|US6365355||Aug 29, 2000||Apr 2, 2002||The Regents Of The University Of California||Chimeric proteins for detection and quantitation of DNA mutations, DNA sequence variations, DNA damage and DNA mismatches|
|US6406667||Jun 15, 1999||Jun 18, 2002||Dade Behring Marburg Gmbh||Chemiluminescent compositions for use in detection of multiple analytes|
|US6449562||Oct 10, 1996||Sep 10, 2002||Luminex Corporation||Multiplexed analysis of clinical specimens apparatus and method|
|US6468811||Oct 17, 2000||Oct 22, 2002||Bioarray Solutions||Light-controlled electrokinetic assembly of particles near surfaces|
|US6511802||Jan 8, 1999||Jan 28, 2003||Lynx Therapeutics, Inc.||Solid phase selection of differentially expressed genes|
|US6514714 *||Apr 17, 2000||Feb 4, 2003||One Lambda||Method for immunobead flow cytometric detection of anti-HLA panel reactive antibody|
|US6514771||Oct 17, 2000||Feb 4, 2003||Bioarray Solutions||Light-controlled electrokinetic assembly of particles near surfaces|
|US6551788||Nov 28, 2001||Apr 22, 2003||Beckman Coulter, Inc.||Particle-based ligand assay with extended dynamic range|
|US6602702||Jul 14, 2000||Aug 5, 2003||The University Of Texas System||Detection system based on an analyte reactive particle|
|US6649403||Jan 31, 2001||Nov 18, 2003||Board Of Regents, The University Of Texas Systems||Method of preparing a sensor array|
|US6649414 *||Aug 17, 2000||Nov 18, 2003||Luminex Corporation||Microparticles with multiple fluorescent signals and methods of using same|
|US6680206||Jul 16, 1999||Jan 20, 2004||Board Of Regents, The University Of Texas System||Sensor arrays for the measurement and identification of multiple analytes in solutions|
|US6713298||Jan 31, 2001||Mar 30, 2004||Board Of Regents, The University Of Texas System||Method and apparatus for the delivery of samples to a chemical sensor array|
|US6797481 *||Oct 17, 2000||Sep 28, 2004||Dade Behring Marburg Gmbh||Simultaneous screening of multiple analytes|
|US6797524||Oct 17, 2000||Sep 28, 2004||Bioarray Solutions Ltd.||Light-controlled electrokinetic assembly of particles near surfaces|
|US6849402 *||Sep 25, 2000||Feb 1, 2005||Wolfrum Juergen||Method and device to quantify DNA and RNA|
|US6878558 *||Jul 27, 2001||Apr 12, 2005||Sysmex Corporation||Whole blood immunoassay|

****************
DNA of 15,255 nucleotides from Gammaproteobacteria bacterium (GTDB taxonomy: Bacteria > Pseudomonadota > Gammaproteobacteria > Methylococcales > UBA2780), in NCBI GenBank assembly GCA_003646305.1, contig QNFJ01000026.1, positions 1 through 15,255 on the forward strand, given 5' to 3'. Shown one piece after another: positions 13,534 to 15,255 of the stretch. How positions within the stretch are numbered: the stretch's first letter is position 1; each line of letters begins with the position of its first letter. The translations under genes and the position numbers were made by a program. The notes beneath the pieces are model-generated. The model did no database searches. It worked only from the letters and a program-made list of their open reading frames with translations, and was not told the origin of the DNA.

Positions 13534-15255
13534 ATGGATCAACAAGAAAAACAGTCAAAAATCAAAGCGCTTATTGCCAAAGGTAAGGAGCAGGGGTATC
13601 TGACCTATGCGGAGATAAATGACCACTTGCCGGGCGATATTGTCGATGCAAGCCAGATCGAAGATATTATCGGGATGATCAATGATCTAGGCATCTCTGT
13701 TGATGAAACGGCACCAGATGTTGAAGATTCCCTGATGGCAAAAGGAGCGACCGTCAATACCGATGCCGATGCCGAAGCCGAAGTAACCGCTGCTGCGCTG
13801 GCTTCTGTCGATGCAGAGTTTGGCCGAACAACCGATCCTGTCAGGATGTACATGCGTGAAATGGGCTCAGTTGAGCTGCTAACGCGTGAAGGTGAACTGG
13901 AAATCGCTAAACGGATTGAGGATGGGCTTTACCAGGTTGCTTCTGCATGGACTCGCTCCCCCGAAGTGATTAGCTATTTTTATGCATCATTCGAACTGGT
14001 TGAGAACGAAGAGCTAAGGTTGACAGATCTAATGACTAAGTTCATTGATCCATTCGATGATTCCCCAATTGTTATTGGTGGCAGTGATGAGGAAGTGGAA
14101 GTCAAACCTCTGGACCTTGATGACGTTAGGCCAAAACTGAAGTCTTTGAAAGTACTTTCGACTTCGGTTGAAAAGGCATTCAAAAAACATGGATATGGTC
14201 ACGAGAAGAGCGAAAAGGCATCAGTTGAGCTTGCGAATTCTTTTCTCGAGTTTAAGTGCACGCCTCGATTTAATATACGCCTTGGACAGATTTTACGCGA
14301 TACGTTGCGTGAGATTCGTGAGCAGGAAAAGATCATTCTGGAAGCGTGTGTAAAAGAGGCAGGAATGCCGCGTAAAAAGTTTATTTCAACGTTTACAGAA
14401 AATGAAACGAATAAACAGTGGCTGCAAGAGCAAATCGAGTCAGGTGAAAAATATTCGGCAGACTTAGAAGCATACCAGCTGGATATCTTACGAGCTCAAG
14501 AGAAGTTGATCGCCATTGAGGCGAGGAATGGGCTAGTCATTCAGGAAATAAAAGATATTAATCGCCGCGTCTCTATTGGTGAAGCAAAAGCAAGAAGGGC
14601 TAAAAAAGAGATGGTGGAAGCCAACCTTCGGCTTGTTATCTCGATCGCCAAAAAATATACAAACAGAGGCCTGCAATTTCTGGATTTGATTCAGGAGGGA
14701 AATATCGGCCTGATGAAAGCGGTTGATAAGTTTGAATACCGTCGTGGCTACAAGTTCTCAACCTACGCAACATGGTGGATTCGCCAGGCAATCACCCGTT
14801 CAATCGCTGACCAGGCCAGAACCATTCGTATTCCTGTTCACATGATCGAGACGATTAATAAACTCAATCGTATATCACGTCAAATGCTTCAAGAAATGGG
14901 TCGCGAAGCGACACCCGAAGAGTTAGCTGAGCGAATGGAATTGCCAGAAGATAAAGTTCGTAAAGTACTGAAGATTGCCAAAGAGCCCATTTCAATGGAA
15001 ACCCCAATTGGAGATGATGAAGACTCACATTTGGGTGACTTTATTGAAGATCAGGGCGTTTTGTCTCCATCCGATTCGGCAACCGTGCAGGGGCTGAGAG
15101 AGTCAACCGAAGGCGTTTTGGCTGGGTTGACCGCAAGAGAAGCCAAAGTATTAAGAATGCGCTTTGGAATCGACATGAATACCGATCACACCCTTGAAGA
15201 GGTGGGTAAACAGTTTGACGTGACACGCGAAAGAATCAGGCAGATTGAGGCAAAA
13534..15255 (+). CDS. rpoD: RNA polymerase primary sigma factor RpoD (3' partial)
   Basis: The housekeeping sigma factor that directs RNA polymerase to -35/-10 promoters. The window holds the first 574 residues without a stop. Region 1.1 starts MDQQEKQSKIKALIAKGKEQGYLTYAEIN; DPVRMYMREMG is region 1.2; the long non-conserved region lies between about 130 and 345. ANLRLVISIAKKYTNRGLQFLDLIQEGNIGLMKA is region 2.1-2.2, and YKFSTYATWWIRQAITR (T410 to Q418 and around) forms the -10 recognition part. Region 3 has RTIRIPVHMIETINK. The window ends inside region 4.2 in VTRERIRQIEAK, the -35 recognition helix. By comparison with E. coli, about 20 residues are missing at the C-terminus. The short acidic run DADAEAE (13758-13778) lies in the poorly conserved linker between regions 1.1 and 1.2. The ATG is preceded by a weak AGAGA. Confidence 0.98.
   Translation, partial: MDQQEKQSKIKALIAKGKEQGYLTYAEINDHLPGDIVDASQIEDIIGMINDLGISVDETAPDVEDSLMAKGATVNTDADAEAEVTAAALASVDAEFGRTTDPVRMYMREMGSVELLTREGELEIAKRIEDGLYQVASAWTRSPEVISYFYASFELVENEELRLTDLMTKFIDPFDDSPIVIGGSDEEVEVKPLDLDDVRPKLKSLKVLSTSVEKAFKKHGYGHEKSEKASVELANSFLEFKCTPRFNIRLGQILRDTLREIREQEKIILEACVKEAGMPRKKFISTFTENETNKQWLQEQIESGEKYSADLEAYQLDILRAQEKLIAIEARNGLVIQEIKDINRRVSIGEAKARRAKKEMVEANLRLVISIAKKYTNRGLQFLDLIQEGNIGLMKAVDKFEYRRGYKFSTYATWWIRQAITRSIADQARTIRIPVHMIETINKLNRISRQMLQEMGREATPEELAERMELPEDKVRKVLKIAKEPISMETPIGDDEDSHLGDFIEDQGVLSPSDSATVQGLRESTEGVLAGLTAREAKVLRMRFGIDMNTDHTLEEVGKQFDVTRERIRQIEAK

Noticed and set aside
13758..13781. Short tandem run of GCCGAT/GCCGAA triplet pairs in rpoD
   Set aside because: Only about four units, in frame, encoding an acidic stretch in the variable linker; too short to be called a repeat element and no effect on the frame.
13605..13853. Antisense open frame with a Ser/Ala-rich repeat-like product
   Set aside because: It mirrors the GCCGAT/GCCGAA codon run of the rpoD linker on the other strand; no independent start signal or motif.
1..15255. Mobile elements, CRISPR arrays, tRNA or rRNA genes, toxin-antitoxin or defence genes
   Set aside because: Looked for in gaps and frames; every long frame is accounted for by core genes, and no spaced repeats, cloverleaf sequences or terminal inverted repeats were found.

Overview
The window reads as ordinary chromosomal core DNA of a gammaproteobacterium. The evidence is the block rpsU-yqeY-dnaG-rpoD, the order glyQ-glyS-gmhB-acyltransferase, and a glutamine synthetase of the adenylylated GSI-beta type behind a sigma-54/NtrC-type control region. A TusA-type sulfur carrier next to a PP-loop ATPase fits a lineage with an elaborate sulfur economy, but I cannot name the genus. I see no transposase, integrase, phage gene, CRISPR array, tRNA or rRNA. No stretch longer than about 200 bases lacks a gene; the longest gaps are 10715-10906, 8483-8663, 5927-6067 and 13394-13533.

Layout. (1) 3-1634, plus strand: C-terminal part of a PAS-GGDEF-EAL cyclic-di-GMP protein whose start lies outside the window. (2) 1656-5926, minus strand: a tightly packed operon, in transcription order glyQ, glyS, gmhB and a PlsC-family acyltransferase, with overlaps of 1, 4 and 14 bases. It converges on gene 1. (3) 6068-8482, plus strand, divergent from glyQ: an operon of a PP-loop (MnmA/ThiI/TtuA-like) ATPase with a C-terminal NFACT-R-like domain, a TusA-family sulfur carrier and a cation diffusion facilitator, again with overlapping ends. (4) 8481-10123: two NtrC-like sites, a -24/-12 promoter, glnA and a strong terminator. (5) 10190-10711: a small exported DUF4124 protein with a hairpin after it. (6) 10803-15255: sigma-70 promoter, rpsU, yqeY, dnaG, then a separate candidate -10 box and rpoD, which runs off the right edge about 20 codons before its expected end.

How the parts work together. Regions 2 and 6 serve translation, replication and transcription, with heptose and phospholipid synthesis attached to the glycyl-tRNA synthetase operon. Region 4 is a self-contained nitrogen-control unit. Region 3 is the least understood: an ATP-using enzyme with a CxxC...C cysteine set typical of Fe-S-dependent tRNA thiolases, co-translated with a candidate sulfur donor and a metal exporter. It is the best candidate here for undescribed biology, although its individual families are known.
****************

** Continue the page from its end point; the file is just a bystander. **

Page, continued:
|US6897031 *||Apr 17, 1998||May 24, 2005||Rigel Pharmaceuticals, Inc.||Multiparameter FACS assays to detect alterations in exocytosis|
|US6908770||Apr 7, 1999||Jun 21, 2005||Board Of Regents, The University Of Texas System||Fluid based analysis of multiple analytes by a sensor array|
|US6913935 *||Dec 3, 1998||Jul 5, 2005||Amersham Biosciences Uk Limited||Multiple assay method|
|US6916661||Oct 28, 2003||Jul 12, 2005||Luminex Corporation||Microparticles with multiple fluorescent signals and methods of using same|
|US6955751||Oct 17, 2000||Oct 18, 2005||Bioarray Solutions Ltd.||Light-controlled electrokinetic assembly of particles near surfaces|
|US6958245||Nov 28, 2001||Oct 25, 2005||Bioarray Solutions Ltd.||Array cytometry|
|US6960478||Dec 11, 2003||Nov 1, 2005||Bio-Red Laboratories, Inc.||Multiplex flow assays with magnetic particles as solid phase|
|US6991941||Oct 17, 2000||Jan 31, 2006||Bioarray Solutions Ltd.||Light-controlled electrokinetic assembly of particles near surfaces|
|US7022517||Jul 14, 2000||Apr 4, 2006||Board Of Regents, The University Of Texas System||Method and apparatus for the delivery of samples to a chemical sensor array|
|US7033775 *||Jul 9, 2004||Apr 25, 2006||Dade Behring Marburg Gmbh||Simultaneous screening of multiple analytes|
|US7041510||Jan 24, 2001||May 9, 2006||Bioarray Solutions Ltd.||System and method for programmable illumination pattern generation|
|US7056746||Mar 27, 2002||Jun 6, 2006||Bioarray Solutions Ltd.||Array cytometry|
|US7057704||Mar 16, 2002||Jun 6, 2006||Bioarray Solutions Ltd.||System and method for programmable illumination pattern generation|
|US7083914||Nov 22, 1999||Aug 1, 2006||Bioarray Solutions Ltd.||Color-encoding and in-situ interrogation of matrix-coupled chemical compounds|
|US7090759||Oct 17, 2000||Aug 15, 2006||Bioarray Solutions Ltd.||Apparatus and method for light-controlled electrokinetic assembly of particles near surfaces|
|US7101682||Nov 7, 2005||Sep 5, 2006||Dade Behring Marburg Gmbh||Simultaneous screening of multiple analytes|
|US7141431||Jun 30, 2005||Nov 28, 2006||Luminex Corporation||Microparticles with multiple fluorescent signals and methods of using same|
|US7144119||Jan 24, 2001||Dec 5, 2006||Bioarray Solutions Ltd.||System and method for programmable illumination pattern generation|